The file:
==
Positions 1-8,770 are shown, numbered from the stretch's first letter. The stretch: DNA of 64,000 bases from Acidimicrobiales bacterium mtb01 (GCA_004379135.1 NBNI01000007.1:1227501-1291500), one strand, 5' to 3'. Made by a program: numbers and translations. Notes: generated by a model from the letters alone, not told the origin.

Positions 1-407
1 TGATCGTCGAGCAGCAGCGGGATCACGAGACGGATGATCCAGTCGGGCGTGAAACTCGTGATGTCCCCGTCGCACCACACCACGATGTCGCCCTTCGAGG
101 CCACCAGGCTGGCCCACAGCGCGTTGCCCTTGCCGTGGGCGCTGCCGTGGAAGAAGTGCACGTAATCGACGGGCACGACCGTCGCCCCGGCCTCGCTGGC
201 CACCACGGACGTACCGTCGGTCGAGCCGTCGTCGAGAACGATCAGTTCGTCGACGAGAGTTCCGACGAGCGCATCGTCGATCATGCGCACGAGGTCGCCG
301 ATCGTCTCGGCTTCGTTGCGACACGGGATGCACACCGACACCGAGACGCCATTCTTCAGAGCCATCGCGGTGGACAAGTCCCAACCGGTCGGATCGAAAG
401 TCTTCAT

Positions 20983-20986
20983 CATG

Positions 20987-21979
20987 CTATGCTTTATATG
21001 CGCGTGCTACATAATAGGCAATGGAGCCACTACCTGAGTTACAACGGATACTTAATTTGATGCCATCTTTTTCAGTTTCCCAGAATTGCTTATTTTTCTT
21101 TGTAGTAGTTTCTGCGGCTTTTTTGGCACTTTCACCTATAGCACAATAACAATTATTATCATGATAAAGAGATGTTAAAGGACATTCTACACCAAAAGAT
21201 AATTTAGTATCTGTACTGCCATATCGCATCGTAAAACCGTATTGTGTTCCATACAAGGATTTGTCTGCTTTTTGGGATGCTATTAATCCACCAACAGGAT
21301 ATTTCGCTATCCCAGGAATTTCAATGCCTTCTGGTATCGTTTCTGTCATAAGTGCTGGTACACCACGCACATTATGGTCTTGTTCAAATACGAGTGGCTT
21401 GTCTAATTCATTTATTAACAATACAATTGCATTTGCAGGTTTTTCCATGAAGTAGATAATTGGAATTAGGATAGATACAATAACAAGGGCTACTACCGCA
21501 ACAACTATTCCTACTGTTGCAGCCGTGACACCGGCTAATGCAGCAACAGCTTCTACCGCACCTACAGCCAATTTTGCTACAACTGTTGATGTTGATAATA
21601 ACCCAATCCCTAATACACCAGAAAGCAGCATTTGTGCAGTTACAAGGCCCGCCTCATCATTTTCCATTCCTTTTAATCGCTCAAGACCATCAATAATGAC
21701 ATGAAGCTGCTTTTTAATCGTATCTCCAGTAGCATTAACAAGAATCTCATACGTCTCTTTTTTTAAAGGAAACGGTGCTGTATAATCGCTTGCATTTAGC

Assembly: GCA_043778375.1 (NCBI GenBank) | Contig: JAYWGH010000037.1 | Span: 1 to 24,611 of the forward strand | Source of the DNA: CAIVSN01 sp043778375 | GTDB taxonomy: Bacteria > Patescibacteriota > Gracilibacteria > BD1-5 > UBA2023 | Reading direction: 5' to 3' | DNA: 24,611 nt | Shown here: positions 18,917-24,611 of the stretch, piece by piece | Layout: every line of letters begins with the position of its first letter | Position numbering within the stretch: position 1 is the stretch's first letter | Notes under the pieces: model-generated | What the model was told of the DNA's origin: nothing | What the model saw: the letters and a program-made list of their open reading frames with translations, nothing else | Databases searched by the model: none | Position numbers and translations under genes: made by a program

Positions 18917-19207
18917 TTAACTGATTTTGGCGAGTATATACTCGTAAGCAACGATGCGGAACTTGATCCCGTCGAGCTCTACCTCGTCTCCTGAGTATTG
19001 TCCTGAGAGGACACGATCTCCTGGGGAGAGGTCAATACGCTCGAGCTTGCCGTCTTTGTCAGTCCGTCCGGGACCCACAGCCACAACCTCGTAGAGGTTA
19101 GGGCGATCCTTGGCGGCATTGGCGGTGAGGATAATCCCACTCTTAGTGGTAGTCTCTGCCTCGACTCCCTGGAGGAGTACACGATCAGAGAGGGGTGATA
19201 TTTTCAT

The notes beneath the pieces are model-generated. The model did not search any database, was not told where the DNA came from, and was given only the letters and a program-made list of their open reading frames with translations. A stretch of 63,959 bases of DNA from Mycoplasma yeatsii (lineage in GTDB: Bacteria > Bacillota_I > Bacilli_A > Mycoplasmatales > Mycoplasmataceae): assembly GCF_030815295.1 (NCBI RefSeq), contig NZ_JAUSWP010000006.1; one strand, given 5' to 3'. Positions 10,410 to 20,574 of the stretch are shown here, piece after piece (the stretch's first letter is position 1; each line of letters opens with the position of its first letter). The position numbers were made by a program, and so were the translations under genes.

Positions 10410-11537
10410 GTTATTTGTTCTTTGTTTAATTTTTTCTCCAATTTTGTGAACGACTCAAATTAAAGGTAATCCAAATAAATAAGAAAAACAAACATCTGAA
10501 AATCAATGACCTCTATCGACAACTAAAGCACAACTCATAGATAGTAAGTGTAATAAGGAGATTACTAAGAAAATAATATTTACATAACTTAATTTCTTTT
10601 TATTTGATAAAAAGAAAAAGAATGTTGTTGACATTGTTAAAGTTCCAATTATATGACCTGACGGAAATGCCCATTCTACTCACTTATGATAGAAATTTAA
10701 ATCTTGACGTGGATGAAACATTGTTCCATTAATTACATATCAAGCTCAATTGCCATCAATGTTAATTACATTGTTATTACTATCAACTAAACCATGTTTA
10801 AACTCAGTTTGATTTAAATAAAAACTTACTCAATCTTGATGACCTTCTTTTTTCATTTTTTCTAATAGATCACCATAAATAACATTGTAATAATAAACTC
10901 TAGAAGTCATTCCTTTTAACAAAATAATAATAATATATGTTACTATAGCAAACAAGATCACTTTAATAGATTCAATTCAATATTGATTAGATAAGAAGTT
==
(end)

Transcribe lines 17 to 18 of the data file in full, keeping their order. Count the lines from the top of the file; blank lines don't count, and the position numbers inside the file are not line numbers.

21501 ACAACTATTCCTACTGTTGCAGCCGTGACACCGGCTAATGCAGCAACAGCTTCTACCGCACCTACAGCCAATTTTGCTACAACTGTTGATGTTGATAATA
21601 ACCCAATCCCTAATACACCAGAAAGCAGCATTTGTGCAGTTACAAGGCCCGCCTCATCATTTTCCATTCCTTTTAATCGCTCAAGACCATCAATAATGAC